Genetic Factors in Glaucoma
Janey L. Wiggs, M.D., Ph.D., Associate Professor of Ophthalmology
The Wiggs laboratory works on the identification of genetic factors that predispose to both mendelian and complex forms glaucoma. The identification of genes that can cause glaucoma will provide critical information regarding the biology of the disease as well as provide the basis for accurate methods of diagnosis and new and specific therapies. Current investigations are focused on the genetic etiologies of adult onset primary open angle glaucoma (POAG), pseudoexfoliation glaucoma, pigment dispersion syndrome and pigmentary glaucoma, glaucoma associated with Rieger syndrome and other anterior segment dysgenesis syndromes and juvenile open angle glaucoma. As part of these studies the laboratory has developed a registry of over 2,000 early and adult onset glaucoma patients. Dr. Wiggs has been continuously funded from the National Eye Institute for over 15 years. In addition to current R01 and R21 funding, she is a member of the NEI supported eyeGENE genotyping project for inherited ocular diseases.
Sud A, Del Bono EA, Haines JL, Wiggs JL. Fine mapping of the GLC1K juvenile primary open-angle glaucoma locus and exclusion of candidate genes.
Mol Vis. 2008 Jul 21;14:1319-26.
Liu Y, Schmidt S, Qin X, Gibson J, Hutchins K, Santiago-Turla C, Wiggs JL, Budenz DL, Akafo S, Challa P, Herndon LW, Hauser MA, Allingham RR. Lack of association between LOXL1 variants and primary open-angle glaucoma in three different populations. Invest Ophthalmol Vis Sci. 2008 Aug;49(8):3465-8.
Wiggs JL. Genomic promise: personalized medicine for ophthalmology. Arch Ophthalmol. 2008 Mar;126(3):422-3.
Fan BJ, Pasquale L, Grosskreutz CL, Rhee D, Chen T, DeAngelis MM, Kim I, del Bono E, Miller JW, Li T, Haines JL, Wiggs JL. DNA sequence variants in the LOXL1 gene are associated with pseudoexfoliation glaucoma in a U.S. clinic-based population with broad ethnic diversity. BMC Med Genet. 2008 Feb 6;9:5.
Liu Y, Schmidt S, Qin X, Gibson J, Munro D, Wiggs JL, Hauser MA, Allingham RR. No association between OPA1 polymorphisms and primary open-angle glaucoma in three different populations. Mol Vis. 2007 Nov 26;13:2137-41.
Hewitt AW, Samples JR, Allingham RR, Järvelä I, Kitsos G, Krishnadas SR, Richards JE, Lichter PR, Petersen MB, Sundaresan P, Wiggs JL, Mackey DA, Wirtz MK. Investigation of founder effects for the Thr377Met Myocilin mutation in glaucoma families from differing ethnic backgrounds. Mol Vis. 2007 Mar 28;13:487-92.
Wiggs JL. Genetic etiologies of glaucoma.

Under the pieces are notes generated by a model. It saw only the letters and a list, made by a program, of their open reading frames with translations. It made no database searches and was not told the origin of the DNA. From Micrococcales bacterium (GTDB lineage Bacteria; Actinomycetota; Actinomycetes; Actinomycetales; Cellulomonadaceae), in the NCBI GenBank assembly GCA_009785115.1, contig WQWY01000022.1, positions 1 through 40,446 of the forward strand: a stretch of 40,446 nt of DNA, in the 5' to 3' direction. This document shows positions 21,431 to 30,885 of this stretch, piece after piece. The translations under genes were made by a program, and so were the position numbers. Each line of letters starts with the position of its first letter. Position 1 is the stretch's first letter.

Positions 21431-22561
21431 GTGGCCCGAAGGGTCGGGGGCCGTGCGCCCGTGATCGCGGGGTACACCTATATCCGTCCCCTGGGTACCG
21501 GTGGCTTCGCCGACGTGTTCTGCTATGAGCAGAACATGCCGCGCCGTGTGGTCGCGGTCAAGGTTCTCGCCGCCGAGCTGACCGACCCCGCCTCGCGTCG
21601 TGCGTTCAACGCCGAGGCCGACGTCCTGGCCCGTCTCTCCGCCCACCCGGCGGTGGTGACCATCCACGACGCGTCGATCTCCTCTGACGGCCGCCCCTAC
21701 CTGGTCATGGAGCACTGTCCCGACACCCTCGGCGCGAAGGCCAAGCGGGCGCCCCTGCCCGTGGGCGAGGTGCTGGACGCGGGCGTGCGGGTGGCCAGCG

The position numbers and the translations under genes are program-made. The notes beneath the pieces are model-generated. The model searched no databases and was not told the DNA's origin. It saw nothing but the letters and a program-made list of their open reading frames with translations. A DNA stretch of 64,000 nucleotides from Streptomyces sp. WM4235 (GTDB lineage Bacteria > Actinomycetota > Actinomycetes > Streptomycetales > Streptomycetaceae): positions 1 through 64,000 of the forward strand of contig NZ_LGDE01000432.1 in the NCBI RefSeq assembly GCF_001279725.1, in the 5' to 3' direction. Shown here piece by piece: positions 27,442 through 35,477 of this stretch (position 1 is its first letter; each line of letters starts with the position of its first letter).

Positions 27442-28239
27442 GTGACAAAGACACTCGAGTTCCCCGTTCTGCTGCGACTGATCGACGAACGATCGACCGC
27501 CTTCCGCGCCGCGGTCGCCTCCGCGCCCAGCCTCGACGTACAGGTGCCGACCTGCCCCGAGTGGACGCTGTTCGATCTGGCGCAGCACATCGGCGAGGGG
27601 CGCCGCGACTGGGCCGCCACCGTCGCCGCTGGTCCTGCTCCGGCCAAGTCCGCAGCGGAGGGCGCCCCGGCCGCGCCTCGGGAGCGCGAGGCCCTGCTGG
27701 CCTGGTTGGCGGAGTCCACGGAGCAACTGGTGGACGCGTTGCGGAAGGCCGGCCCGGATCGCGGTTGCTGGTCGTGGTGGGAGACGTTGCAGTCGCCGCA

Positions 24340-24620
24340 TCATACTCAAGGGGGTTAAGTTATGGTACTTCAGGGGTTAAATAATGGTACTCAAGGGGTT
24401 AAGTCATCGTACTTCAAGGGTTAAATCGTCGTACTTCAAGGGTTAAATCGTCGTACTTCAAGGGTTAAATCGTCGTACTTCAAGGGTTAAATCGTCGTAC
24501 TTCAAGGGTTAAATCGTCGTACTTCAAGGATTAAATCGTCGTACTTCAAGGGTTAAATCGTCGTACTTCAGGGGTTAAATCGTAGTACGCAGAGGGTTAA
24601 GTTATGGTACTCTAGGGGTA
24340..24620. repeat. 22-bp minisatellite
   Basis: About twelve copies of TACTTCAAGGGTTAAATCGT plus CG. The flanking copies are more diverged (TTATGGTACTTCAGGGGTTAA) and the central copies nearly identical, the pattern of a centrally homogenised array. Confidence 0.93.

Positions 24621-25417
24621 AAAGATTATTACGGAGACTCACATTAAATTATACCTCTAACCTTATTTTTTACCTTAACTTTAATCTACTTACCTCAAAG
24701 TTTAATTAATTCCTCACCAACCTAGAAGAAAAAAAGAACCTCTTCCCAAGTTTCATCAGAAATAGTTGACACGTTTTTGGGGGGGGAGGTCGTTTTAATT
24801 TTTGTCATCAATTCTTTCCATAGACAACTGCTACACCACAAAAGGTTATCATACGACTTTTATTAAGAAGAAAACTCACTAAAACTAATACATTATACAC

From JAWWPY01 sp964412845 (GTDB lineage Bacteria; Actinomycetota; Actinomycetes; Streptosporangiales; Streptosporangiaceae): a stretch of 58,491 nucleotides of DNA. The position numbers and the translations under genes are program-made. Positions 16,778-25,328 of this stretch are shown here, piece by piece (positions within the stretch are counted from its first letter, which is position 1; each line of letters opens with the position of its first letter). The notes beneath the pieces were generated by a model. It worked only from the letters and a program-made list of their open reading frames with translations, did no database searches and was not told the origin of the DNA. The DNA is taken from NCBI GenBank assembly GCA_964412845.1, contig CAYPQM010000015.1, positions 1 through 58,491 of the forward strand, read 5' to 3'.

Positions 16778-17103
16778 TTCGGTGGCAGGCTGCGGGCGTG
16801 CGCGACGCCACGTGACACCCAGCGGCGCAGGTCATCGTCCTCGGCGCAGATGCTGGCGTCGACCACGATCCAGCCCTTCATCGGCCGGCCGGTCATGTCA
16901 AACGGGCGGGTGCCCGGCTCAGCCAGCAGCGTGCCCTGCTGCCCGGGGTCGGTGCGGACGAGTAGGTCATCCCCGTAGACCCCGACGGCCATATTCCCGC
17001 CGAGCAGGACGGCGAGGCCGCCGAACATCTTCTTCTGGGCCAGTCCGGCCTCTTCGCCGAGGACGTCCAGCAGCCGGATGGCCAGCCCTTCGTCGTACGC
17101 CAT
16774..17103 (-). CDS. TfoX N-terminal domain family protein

Arch Ophthalmol. 2007 Jan;125(1):30-7.
Hauser MA, Allingham RR, Linkroum K, Wang J, LaRocque-Abramson K, Figueiredo D, Santiago-Turla C, del Bono EA, Haines JL, Pericak-Vance MA, Wiggs JL. Distribution of WDR36 DNA sequence variants in patients with primary open-angle glaucoma. Invest Ophthalmol Vis Sci. 2006 Jun;47(6):2542-6.
PMID: 16723468 [PubMed - indexed for MEDLINE]13: Related Articles,
Tocyap ML, Azar N, Chen T, Wiggs J. Clinical and molecular characterization of a patient with an interstitial deletion of chromosome 12q15-q23 and peripheral corneal abnormalities. Am J Ophthalmol. 2006 Mar;141(3):566-567.
The Wiggs Lab has three main projects supported by the National Eye Institute:
Research Project Name: Genetic Etiologies of Glaucoma
Primary open angle glaucoma (POAG) is a significant cause of blindness worldwide. Compelling evidence supports the hypothesis that specific genes influence susceptibility to the disease. We have previously completed a genome wide screen and follow-up studies that have identified two POAG candidate loci with high likelihood of containing POAG susceptibility genes on chromosomes 14 and 15. The major objective of this proposal is to identify the POAG susceptibility gene(s) located within the defined genetic region on chromosome 14 and determine the relationships between specific genetic defects and clinical phenotype. In addition to providing insight into disease related molecular pathology, this information will be the basis of new treatment and diagnostic modalities. To accomplish this overall goal, the size of the minimal genetic interval on chromosome 14 will be reduced by performing linkage analyses on new multiplex families affected with POAG, as well as identifying areas of linkage disequillibrium within the minimal genetic interval using family-based SNP association studies. Known genes and novel gene fragments within the refined minimal genetic interval will be identified using the annotated human genome sequence and will be prioritized for screening using function and expression information from a variety of sources. Identified DNA sequence variants will be examined for biological significance by case/control analyses using a large cohort of POAG cases and age-matched controls. Haplotypes associated with candidate genes will be analyzed using a case/control approach to identify potential regulatory changes that could be missed by sequencing alone. Specific genetic defects will be correlated with clinical phenotype by investigating familial aggregation of clinical parameters and looking for evidence of gene/gene interactions and how these interactions may influence phenotype.